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Charles Edward Fuller

The encouraging degree of success that has crowned the arduous and long-continued efforts of Mr. Fuller did not come to him at a single bound nor indeed with any rapidity, but is the result of years of strenuous exertion and intensity of industrious application. Had he been less persevering he would have succumbed to adverse fate. More than once he lost his all and was forced to start anew. This, however, was not an uncommon experience among Californian pioneers and whenever he "went broke" there were not wanting sympathetic friends whose encouragement and words of cheer helped him to begin once more with renewed energy and dauntless determination. As he looks back over the busy past and reflects upon his present prosperous condition he has every reason to rejoice that pluck and perseverance never deserted him in days of adversity, but enabled him to achieve a final and gratifying success as one of the farmers of his county.

Descended from old eastern ancestry and the son of New England parents (Chase and Philena (Kneeland) Fuller), Charles E. Fuller was born at South Boston, Mass., in 1837, and received a fair education in local schools. From 1851 to 1853 he followed the sea and made two trips to the West Indies. When still a mere lad news came to him concerning the discovery of gold in California and for the first time he began to be interested in the undeveloped west. Nor did that interest wane in the ensuing epoch of early youth. It was not the desire of his parents for him to go so far from them, but they reluctantly gave their consent to his departure and at the age of sixteen years he bade farewell to relatives and friends, embarking on a vessel bound for the Isthmus of Panama. After crossing the isthmus he came up the Pacific ocean to San Francisco. Soon after his arrival he secured work by the month in Alameda county. After two years he invested his savings in a threshing machine and during the next two years he engaged in the threshing of grain. At the expiration of that time he bought a settlers' claim to one hundred and sixty acres in what is Fruitvale, but a year later he was obliged to relinquish the property because it proved to be a part of an old grant.

Removing to Marin county early in the '60s and taking up land, Mr. Fuller engaged in ranching there for two years, after which he sold the property and came to Sonoma county. About 1870 he embarked in the saw-mill business near Occidental, but two years later he bought land near Freestone, the one hundred and thirty acres then secured forming the nucleus of his present estate. At a subsequent period he worked in Mendocino county, bur returned without means, to make a new start in Sonoma county. Here he erected a saw-mill for M. C. Meeker, and later in the year he built another mill for the same party. Then he started in the milling business for himself and from that time he has met with encouraging success. After he purchased his quarter-section of land in young manhood he married Elizabeth McKinly, who died in 1893, leaving no children. On March 5, 1895, he was united in marriage with Mrs. India M. (Overholser) Smith, who was born in Indiana. Her parents, Abraham Whitmore and Hester Ann (Cullum) Overholser, natives of Ohio, remained in Indiana for a considerable period, but when she was five yers old they crossed the plains with oxen and mules, in 1862, and settled in Sonoma county. Mrs. Fuller is descended on the paternal and maternal sides respectively from German and English ancestors. The only child of Mr. and Mrs. Fuller is Kneeland Lewis, who was born February 24, 1897, and is now a pupil in the Freestone schools.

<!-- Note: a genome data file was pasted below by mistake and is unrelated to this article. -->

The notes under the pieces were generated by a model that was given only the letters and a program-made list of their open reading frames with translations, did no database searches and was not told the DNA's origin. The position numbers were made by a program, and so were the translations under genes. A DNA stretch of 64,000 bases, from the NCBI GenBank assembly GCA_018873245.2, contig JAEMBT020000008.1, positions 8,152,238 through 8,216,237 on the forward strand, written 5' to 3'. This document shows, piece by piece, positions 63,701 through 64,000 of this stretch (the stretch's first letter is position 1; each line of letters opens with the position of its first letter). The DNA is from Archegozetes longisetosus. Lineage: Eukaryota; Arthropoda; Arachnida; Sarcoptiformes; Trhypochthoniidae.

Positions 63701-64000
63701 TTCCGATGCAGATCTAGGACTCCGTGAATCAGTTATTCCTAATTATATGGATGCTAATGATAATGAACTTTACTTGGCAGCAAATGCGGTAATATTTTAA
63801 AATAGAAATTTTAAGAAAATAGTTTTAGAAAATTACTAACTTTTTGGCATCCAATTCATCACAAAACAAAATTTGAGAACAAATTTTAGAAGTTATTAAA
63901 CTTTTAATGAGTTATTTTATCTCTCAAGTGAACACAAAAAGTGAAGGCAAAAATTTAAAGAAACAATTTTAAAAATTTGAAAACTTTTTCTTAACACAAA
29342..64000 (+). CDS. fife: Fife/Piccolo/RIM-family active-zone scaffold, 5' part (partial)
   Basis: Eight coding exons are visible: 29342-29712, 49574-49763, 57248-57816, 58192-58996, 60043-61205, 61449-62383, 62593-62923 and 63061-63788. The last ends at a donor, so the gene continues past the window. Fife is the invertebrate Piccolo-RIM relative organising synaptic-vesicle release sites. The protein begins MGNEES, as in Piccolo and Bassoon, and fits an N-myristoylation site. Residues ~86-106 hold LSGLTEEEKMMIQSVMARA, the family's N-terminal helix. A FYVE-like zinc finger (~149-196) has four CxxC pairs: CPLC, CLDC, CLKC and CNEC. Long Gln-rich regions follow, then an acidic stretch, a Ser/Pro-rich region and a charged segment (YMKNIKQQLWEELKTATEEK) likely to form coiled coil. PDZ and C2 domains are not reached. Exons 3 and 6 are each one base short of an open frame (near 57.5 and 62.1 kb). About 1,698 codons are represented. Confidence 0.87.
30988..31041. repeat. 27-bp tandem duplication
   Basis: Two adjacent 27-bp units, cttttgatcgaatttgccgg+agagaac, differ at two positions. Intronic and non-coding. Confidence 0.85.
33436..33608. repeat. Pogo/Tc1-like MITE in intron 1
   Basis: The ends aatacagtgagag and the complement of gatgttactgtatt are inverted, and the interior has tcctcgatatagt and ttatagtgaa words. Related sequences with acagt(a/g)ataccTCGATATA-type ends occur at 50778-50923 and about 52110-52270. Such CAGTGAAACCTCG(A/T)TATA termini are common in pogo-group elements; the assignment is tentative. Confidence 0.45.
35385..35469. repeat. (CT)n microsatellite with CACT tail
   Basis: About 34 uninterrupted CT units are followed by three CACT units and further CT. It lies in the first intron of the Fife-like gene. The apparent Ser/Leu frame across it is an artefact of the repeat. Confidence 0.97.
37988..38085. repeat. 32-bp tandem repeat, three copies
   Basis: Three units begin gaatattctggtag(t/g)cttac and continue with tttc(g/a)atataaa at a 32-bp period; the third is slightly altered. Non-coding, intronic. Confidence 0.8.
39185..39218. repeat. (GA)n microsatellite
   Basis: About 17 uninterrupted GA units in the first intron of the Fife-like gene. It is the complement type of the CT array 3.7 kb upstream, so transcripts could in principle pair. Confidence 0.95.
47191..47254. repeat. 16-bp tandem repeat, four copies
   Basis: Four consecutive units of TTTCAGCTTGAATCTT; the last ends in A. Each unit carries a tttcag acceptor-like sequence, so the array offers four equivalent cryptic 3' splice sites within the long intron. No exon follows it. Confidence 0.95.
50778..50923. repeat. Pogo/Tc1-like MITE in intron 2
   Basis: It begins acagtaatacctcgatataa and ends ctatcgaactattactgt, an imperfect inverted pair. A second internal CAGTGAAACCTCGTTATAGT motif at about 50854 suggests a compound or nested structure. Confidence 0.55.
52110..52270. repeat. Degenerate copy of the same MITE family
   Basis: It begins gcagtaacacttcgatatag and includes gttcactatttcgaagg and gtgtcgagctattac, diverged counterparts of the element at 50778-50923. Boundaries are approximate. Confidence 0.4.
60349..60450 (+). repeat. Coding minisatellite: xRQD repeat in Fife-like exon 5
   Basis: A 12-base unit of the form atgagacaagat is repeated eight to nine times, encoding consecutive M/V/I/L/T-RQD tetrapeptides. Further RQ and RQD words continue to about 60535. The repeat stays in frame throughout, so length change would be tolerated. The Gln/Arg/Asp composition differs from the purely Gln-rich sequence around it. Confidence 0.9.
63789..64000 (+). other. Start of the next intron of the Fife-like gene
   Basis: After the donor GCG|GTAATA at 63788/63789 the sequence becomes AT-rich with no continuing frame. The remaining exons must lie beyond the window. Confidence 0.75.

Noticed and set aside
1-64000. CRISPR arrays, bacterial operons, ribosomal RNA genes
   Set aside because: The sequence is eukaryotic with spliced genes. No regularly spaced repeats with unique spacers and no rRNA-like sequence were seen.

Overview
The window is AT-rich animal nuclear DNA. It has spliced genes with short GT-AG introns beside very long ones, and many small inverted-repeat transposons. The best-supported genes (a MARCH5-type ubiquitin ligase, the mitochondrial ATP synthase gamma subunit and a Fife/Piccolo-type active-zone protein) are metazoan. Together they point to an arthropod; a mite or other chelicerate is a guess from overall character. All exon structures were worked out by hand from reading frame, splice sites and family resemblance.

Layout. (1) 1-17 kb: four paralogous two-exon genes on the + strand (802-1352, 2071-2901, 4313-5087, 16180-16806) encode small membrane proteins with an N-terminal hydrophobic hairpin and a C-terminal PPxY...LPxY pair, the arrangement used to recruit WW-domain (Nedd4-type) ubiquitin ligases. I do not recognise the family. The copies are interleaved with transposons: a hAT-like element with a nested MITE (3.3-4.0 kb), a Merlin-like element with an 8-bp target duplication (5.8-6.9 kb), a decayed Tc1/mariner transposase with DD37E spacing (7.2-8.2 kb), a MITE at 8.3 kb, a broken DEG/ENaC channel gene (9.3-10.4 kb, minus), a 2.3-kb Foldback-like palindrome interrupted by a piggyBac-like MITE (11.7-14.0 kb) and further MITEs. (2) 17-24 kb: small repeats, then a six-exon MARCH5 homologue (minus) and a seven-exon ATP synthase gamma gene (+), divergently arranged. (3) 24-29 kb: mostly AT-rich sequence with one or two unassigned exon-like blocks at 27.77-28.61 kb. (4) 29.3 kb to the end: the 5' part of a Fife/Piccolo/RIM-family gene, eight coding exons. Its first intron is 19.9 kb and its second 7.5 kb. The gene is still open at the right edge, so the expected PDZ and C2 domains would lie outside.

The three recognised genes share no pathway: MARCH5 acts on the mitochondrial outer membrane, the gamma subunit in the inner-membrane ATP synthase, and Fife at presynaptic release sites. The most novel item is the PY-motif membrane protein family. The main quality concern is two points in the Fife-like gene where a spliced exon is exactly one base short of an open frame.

In addition to the Walnut Hill ranch of one hundred and thirty acres, Mr. Fuller owns a fine ranch of three hundred and eighty-eight acres in the Colman valley, two and one-half miles from Occidental. Twenty acres of the home place have been planted to apple trees (Gravenstein, Spitzenberg, Wagner, Baldwin, Arkansas black, and Virginia greenings) and of this tract ten acres in full bearing bring an annual income of more than $2000. He also owns thirty acres of the old Fair grant, making his total holdings five hundred and forty-eight acres. Three years ago he started a walnut orchard that is now in fine condition. In order that he may give his entire attention to the fruit business he has sold his saw-mill property and is now in a position to profitably develop his orchards. Horticulture always has been a genial occupation to him and he is at his best when planning for his fruit, caring for the trees and endeavoring to improve the quality of fruit produced. The soil and climate seem well adapted to apple-culture and in the opinion of experts this industry will claim an ever-increasing attention from the progressive land-owners of the locality.


Source:
History of Sonoma County, California
Biographical Sketches of The Leading Men and Women of the County Who Have Been Identified With Its Growth and Development from the Early Days to the Present
History By: Tom Gregory
Historic Record Company, Los Angeles, California (1911)

Transcribed by Peggy Hooper 2011